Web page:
Skills left behind in the wake of progress

IN THE WAKE of all progress, great or small, must inevitably come the little disasters which are the charges we must pay for moving out of obscurity and antiquity.

IN THE WAKE of all progress, great or small, must inevitably come the little disasters which are the charges we must pay for moving out of obscurity and antiquity.

A price must be paid for everything. We pay for the fine day with sunburn and for the wet one with head colds but it is not the actual payment I mourn. Rather it is the arts and crafts and skills we lose along the way.

There was in my youth in our street a small man of temperate habits and self-effacing personality. Outwardly he looked like any other nonentity.

He worked as a grocer’s clerk and failed after a lifetime to set up a business of his own. Yet he was not a failure and for all his shyness he was an artist whose talents were always in demand.

He excelled all others at cutting the tails off pups. Now there are two schools of thought in respect of dogs’ tails. One side holds that it is cruel to cut the tails off and the other side maintains that if a dog is to have an even break in life a shorn tail is the sine qua non of survival.

I subscribe to the latter view on the grounds that one often has to be cruel to be kind.

This man I mention was so expert at cutting the tails from the pups that the little creatures felt no pain.

Now there is nobody left in the street who can take the tail off a dog and owners of pups have to travel long, hazardous journeys to the house of people who would not think twice about stealing or kidnapping a pup. So you see what progress can do.

Once upon a time every alley lane and street maintained its own tail cutter at no expense to either the dog owner or the ratepayer. But indeed the character of a street needs more fibre than just a tail cutter and it is true to say that if one is prepared to look closely enough one will find a great profusion of talents.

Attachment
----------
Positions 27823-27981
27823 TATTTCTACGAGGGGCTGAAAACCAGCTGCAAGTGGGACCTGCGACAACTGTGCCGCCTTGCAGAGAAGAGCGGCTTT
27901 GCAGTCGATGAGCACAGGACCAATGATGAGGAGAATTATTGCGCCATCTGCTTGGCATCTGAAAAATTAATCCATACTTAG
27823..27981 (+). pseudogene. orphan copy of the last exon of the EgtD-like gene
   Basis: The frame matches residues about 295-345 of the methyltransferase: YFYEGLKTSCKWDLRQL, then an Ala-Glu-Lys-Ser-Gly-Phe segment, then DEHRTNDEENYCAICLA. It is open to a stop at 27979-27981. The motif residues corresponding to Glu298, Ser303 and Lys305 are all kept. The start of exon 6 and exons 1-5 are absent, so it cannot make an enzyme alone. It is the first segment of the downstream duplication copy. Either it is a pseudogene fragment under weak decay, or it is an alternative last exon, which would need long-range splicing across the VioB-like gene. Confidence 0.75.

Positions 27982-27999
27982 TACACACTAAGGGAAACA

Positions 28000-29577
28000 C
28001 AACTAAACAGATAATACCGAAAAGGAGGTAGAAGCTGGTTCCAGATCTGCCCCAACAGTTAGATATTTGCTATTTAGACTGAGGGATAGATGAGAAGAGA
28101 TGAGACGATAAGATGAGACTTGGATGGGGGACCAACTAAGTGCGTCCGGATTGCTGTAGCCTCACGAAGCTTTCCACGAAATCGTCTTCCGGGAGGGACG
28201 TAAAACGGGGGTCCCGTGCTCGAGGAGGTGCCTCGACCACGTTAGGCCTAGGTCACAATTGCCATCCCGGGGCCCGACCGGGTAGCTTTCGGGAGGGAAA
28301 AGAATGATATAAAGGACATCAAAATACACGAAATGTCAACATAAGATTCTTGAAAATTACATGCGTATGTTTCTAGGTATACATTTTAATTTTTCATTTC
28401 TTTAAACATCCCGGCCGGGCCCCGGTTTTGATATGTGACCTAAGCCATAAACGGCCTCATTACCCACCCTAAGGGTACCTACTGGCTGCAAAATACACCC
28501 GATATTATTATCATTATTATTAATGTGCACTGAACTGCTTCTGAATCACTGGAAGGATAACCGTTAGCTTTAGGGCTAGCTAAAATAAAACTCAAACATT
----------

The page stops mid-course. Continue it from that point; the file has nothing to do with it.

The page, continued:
Perhaps the greatest artist in the street was a man who worked for many years in a butcher’s shop somewhere in New York.

Inevitably he retired and having retired upon a modest pension he set sail for home and the environs that once shipped him to America.

What then was this man’s art? He was the rarest of all geniuses, a parcel maker. Yes, a parcel maker and there is many a woman reading this who will agree with what I say.

At Christmas, he was in great demand. He could so wrap a turkey for the post that the bird was better dressed than the postmaster himself.

All he wanted was enough brown paper and enough twine. Then give him any object from a box of chocolates to a gallon of whiskey and give him room. There was never any charge for his work except a word of thanks or praise. At this his eyes would moisten and he would say “Virtue is its own reward”.

I don’t know who it was who wrote the lines: “On his head as on a hill, Virtue built her citadel.”

Whoever it was, however, would not have begrudged them to this simple wrapper of parcels.

Of him an old lady said, she was a grateful client by the way, “I’d sooner him parcel me for the next world than any other.”

This was high praise indeed, as high as one could get. His response to this was, “Every man to his trade,” proof positive indeed that all great artists are humble fellows at heart.

These men I have mentioned, this tail cutter and this parcel maker were not unique. They were to be found wherever a street of houses grew round a town.

There were others, too, men who could make catapults from the goulouges of saplings, men who could pump and lace footballs with a skill that was truly abnormal.

Each man had his own chosen art and if there were some men who could turn their hand to anything they were merely jack of all trades, masters of none.

I’ve lost track of all the others but one man I remember who could cut toenails and corns leaves a lasting impression. I have no doubt he is in heaven. He has to be if the prayers of corn-afflicted women are heard.

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